When Roger Bannister broke the four-minute mile, magazines printed pictures of him collapsing into the arms of his pals at the end of his run. He looked the way I feel after a bout with a balky engine. But such a contest could never be considered sport. It is too unequal: an eight and one-half-horsepower motor versus the human heart, horsepower about 1/240.

It is consoling to know that women have no monopoly on trouble with engines. The mine up my canyon has a number of stationary engines. Every few days the three mechanics on hire are going to the mat with one or more of them, and sometimes, even like me, coming out second best. It has struck my notice that few mechanics are men past middle life. Their mortality rate must be high, suggesting that engine trouble is a deadly hazard-the reason, no doubt, for the excessive hourly wage mechanics have to be paid.

The pump itself rarely goes out of kilter. When it does need a part, if only a cheap gasket, you can't go to the place where you bought it. You must send far away, to Salem, Ohio. If you don't have the foresight and cash to order essentials like rings and valve stems before you need them, your water supply is imperiled. The transaction takes weeks.

Nothing more curse-worthy than the gasoline engine has been invented in the name of progress. After it has run fifty hours, there is only one way for it to go-down the hill to the repair shop. In my case, this means over a hundred miles of travel and most of an uneasy day watching mechanics monkey around at four dollars an hour. The hardest part of the operation is the loading and unloading of the dead-iron weight. For ruin of health and temper and morale, and devastation of expense funds, I will back a little one-cylinder gasoline engine against any game of chance. I know a successful cowman-one who lends the bank money instead of vice versa-who goes to superstitious lengths never to approach one. He says, with appropriate invective, "I can just ride by one and it stops."

A sister from a California city, visiting at the Ranch in November, went with me one morning when I drove down to start the pump. The spring is a lovely place, the beauty spot of the ranch: clear, running water edged by dwarf sycamores under high conglomerate bluffs decorated with sahuaros, ocotillos, and nopales. Under a shabby tin roof by this murmuring stream, sits the scowling untidy iron monster that lifts the water, when it will, a distance of 4300 feet and a height of almost 300 feet into the big cement tank which supplies the house, garden, and corral pipelines.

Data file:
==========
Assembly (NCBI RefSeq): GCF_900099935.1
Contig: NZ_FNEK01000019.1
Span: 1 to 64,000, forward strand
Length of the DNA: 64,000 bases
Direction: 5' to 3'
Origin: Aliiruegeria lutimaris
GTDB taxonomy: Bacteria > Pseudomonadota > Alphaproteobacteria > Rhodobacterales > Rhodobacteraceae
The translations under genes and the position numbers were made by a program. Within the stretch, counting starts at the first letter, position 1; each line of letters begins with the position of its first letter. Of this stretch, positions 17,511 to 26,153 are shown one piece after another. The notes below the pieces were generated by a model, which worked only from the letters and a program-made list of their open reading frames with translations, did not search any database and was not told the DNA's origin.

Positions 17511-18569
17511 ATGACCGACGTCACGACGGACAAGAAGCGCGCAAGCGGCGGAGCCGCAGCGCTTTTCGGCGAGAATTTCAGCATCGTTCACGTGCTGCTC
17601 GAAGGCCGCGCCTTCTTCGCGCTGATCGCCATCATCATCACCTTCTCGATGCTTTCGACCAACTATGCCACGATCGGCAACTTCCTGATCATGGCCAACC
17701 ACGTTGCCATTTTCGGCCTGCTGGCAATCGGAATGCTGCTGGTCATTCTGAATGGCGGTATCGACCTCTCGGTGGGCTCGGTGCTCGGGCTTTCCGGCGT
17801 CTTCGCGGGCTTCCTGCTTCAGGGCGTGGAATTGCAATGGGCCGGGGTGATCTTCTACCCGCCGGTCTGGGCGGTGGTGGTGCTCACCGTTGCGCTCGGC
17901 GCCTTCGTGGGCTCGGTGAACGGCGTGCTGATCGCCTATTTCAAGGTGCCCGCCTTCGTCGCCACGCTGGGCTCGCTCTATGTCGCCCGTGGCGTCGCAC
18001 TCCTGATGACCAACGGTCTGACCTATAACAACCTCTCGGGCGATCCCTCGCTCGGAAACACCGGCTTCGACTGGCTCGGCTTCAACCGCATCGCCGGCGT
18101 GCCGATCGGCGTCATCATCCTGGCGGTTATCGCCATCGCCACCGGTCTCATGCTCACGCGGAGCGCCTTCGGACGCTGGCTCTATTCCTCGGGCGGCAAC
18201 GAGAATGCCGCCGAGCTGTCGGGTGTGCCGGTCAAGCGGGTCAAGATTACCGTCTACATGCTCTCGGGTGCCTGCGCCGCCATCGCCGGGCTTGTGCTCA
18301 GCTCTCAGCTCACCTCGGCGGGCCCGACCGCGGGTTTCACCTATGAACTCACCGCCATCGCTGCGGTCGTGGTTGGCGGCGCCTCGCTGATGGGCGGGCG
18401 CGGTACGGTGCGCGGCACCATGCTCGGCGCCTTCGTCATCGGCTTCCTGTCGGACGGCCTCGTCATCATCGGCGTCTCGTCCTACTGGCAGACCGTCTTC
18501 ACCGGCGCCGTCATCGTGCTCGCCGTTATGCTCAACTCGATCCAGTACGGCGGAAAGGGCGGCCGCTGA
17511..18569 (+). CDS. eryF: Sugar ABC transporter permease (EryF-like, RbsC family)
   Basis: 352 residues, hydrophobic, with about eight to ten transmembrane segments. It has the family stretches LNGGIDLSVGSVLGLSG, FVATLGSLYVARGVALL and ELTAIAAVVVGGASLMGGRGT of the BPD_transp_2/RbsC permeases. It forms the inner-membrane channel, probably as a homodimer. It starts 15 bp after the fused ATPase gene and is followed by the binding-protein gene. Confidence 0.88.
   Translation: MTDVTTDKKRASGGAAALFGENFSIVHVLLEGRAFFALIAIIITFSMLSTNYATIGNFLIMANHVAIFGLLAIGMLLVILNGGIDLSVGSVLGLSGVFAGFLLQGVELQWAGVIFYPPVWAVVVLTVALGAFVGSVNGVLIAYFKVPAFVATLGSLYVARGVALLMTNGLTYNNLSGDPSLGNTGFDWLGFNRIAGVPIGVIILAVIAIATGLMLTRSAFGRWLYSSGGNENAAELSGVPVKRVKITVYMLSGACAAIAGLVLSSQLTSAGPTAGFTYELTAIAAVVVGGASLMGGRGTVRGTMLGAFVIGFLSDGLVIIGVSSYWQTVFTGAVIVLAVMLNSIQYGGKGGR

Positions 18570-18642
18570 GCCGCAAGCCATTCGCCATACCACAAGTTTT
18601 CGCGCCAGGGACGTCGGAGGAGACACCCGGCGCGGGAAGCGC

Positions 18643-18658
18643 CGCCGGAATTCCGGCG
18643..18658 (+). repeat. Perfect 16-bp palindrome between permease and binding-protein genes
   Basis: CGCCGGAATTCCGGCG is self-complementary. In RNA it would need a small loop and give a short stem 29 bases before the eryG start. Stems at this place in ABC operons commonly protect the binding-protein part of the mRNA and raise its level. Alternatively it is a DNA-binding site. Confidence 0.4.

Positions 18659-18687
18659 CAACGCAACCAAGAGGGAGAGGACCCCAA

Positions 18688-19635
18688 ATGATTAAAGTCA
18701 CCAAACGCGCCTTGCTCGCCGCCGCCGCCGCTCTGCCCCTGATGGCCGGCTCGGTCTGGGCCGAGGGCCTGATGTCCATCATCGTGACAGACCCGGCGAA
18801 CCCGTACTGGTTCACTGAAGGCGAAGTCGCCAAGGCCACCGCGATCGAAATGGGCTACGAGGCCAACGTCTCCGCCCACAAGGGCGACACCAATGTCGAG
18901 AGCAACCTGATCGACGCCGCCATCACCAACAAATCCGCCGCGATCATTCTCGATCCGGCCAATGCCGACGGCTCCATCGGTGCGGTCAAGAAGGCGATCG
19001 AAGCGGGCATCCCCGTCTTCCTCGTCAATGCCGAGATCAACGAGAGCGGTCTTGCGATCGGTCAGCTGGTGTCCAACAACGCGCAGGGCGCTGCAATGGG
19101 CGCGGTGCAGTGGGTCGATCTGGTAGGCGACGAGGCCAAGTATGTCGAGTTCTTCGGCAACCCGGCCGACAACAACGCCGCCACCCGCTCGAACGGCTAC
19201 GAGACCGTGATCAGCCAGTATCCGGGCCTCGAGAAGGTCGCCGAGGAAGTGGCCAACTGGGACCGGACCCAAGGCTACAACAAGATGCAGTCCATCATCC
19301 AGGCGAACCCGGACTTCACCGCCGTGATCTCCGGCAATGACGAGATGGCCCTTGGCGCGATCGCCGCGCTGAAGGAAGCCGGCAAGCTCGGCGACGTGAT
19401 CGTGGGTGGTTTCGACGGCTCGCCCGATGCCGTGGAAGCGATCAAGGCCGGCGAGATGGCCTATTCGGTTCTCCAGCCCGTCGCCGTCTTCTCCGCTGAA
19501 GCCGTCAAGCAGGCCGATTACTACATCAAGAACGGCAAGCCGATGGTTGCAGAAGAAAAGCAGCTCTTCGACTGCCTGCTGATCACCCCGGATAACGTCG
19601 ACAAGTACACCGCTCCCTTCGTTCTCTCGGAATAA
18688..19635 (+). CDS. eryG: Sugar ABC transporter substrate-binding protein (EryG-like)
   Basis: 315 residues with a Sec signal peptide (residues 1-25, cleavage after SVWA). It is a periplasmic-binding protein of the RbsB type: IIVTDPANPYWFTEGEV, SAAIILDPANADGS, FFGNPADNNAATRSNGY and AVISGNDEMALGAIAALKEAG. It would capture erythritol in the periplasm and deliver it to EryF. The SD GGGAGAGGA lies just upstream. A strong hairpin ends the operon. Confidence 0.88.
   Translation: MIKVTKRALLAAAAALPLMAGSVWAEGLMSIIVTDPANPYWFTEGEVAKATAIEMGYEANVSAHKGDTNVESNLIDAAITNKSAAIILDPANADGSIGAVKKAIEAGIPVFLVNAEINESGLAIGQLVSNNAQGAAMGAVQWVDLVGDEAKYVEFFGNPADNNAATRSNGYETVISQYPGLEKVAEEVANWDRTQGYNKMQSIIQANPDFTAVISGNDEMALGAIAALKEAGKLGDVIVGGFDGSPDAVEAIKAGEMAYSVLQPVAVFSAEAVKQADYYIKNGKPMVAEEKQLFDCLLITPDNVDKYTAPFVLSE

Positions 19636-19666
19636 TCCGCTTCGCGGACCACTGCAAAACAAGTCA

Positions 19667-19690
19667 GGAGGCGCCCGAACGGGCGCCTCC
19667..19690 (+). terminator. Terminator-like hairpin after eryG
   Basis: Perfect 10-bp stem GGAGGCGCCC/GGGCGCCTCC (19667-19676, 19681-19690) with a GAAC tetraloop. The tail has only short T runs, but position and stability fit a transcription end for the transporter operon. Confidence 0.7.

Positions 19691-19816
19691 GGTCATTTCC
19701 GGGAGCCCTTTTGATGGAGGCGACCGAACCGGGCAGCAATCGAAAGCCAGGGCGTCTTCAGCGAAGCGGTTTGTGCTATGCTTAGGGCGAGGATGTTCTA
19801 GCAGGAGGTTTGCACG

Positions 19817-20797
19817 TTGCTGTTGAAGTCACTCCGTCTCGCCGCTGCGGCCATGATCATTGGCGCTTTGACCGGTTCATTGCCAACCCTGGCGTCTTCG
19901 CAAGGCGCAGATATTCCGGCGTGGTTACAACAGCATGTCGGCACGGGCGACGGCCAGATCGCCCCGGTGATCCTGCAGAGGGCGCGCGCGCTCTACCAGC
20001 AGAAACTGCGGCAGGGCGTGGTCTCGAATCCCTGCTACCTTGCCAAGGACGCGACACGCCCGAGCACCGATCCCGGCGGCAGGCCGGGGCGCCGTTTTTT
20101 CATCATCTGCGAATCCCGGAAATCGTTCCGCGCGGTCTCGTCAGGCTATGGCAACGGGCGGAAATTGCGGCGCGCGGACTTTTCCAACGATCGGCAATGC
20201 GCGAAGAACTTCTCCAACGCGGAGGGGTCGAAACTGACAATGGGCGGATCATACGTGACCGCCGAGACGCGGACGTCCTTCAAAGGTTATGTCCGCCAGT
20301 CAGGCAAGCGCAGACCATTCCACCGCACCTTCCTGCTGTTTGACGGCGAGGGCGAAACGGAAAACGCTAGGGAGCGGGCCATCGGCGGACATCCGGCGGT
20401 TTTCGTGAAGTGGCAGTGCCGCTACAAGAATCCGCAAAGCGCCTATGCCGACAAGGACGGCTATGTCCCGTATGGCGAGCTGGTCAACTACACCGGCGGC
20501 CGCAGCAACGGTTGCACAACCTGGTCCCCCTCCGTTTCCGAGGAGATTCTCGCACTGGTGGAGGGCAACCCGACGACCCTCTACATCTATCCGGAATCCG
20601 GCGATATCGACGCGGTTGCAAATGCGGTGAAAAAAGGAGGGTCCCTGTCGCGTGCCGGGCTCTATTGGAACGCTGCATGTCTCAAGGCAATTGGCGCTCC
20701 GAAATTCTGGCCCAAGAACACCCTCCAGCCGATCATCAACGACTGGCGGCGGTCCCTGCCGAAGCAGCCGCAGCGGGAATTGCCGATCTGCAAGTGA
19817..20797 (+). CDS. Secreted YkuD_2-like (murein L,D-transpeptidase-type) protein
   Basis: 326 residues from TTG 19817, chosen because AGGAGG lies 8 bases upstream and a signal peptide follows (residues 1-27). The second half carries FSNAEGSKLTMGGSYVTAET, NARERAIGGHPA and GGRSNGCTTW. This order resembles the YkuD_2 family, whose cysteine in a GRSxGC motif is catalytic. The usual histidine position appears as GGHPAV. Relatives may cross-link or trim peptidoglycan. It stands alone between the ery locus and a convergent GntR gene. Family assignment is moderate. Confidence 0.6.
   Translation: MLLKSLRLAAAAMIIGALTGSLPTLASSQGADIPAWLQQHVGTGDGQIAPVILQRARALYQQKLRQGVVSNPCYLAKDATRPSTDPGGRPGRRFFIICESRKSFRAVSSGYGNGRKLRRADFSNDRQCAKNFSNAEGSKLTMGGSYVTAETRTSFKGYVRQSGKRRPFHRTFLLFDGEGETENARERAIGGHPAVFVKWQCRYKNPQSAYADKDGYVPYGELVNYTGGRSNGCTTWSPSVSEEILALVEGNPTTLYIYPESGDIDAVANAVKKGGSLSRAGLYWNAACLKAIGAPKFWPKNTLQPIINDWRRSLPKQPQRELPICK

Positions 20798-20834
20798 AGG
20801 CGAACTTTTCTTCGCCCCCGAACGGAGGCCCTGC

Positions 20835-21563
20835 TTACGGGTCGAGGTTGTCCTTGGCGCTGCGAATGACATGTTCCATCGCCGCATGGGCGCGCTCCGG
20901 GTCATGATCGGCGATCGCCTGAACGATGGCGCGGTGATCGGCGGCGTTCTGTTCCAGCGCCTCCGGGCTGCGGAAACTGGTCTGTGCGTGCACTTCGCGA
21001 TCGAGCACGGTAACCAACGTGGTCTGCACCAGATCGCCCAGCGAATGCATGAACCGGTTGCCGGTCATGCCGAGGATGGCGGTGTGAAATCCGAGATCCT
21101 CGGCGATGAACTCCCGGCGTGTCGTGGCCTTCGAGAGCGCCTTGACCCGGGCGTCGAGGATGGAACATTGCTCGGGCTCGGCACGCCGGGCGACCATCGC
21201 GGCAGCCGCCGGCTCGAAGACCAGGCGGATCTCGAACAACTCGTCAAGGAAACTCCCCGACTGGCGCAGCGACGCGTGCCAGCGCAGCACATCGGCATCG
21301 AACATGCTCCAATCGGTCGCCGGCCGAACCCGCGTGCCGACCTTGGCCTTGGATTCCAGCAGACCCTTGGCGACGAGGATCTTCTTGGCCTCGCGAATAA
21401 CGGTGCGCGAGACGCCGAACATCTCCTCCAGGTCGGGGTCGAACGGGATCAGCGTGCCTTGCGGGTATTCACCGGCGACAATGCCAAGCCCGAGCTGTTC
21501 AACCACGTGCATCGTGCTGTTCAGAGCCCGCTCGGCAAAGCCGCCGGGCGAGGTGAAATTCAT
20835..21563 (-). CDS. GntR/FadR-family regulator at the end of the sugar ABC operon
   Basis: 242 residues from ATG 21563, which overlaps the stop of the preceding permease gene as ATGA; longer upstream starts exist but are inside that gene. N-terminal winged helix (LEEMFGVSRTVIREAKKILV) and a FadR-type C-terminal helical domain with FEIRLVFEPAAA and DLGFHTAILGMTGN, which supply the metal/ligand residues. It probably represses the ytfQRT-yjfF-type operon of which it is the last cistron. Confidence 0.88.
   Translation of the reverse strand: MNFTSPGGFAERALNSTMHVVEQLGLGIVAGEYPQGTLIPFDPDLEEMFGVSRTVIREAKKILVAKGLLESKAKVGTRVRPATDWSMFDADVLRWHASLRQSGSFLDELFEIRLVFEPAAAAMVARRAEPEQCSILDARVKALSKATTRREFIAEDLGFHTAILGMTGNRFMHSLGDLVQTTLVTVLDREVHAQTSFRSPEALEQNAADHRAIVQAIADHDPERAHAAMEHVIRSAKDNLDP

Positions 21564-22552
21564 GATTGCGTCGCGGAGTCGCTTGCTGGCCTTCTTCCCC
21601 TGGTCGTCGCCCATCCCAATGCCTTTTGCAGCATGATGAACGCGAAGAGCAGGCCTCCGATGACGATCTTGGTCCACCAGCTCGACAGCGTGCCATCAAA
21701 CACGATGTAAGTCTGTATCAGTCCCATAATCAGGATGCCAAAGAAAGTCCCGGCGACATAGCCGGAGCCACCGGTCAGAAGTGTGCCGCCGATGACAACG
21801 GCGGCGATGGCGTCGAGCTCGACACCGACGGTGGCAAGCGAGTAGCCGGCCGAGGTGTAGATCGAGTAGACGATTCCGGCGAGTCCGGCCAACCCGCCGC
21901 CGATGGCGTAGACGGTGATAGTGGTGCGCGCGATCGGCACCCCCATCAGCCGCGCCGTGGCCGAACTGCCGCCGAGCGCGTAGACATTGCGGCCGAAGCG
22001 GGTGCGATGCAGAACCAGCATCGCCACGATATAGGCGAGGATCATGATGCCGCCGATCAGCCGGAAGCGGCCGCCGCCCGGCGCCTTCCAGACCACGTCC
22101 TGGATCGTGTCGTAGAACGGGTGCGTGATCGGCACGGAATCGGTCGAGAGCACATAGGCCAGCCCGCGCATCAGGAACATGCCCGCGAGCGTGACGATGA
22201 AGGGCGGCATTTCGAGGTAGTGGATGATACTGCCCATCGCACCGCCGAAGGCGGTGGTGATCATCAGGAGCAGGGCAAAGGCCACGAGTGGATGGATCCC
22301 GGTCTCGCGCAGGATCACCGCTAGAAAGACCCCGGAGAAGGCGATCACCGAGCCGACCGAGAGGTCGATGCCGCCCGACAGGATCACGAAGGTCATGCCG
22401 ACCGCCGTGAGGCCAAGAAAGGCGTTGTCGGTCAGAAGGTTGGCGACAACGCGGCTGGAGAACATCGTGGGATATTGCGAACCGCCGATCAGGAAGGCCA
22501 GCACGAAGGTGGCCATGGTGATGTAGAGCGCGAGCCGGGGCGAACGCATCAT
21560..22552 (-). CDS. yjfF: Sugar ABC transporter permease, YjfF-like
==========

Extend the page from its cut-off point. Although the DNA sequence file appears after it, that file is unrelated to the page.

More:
While she stood impressed, I filled the gas tank, checked the oil, primed the pump, flipped the choke lever, took up the crank, and gave the heavy flywheel about twenty jerking whirls-one by one. Nothing happened.

I removed the sparkplug, scraped it with my knife, poured some gas into the head, and then cranked it another twenty times. It was flooded. I kept cranking until it lost compression. Again I took out the sparkplug and this time poured in a few drops of oil. When I picked up the handle again, I ignored my sister, spoke a few coarse words, and went at it with my whole strength like a dog at furious attack. It exploded into action, noisy and smoking, lifting my spirits and ready to lift water. I cheerfully threw in the clutch, adjusted the gas, felt the intake pipe to make sure it was pumping, then washed my hands of it.

The next day when I started down to the pump, my sister said firmly: "I'll stay here and clean the kitchen. I can't stand to see you start the pump."

One morning, particularly beat by the 135 strenuous muscular wrenches it had taken to get the engine going, I sat staring at it in puzzled contemplation. Why are internal-combustion engines, whose motive power is caused by the explosion of a mixture of air and gas, so hard to keep in order? Why hasn't some smart inventor put his know-how to work on them? Why don't industrialists develop a product that will give reasonable service without a high-priced mechanic fooling with them every few days? Thus pondering, I asked aloud in my privacy of several square miles: "I wonder who first made the half-baked s.o.b.?"

The encyclopedia divulged some facts. The first gas-burning engine was made in 1823 by Samuel Brown, who used it to propel a boat on the Thames, drive a carriage, and work a pump. (Not that he needed a pump: he was just playing. ) It didn't amount to anything-merely Mr. Brown's hobby-horse. The first commercially practicable one, operating on illuminating gas, was placed on the market by the Frenchman, Lenoir, in 1860. It was discarded because it used so much gas. In 1877, Nikolaus Otto patented the prototype of the four-cycle internal-combustion gasoline engine we use today.

But gasoline engines to pump water belong to the age of bustles and high-wheeled bicycles! Oh! that in the near future I might turn in my own mulish unreliable apparatus on a snappy, wonder-metal, lightweight gasoline engine that would fire at the press of a button and run for years the way my little pickup has-nearly five years and 94,000 miles with no motor repairs, not even a valve job.

But, Dr. Otto, I guess I'm stuck with you. And so are all my fellow-ranchers from the hills and backwoods, at least until the whole country is powered by something that doesn't require miles of wire and poles.

Excluding hill and canyon country such as this, as far as I know, the United States already relies on electric motors for power. I pass them in the agricultural valleys, and stop in wonder to see solid streams of water as wide as I am shooting out of big pipes that go deep into the earth. It seems a miracle. As I drive along the city streets I notice the misty spray from lawn sprinklers and am struck by its delicate beauty; also I am comforted with the knowledge that the woman's hand that turned it on need not be grimed with oil and carbon that go too deep for soap.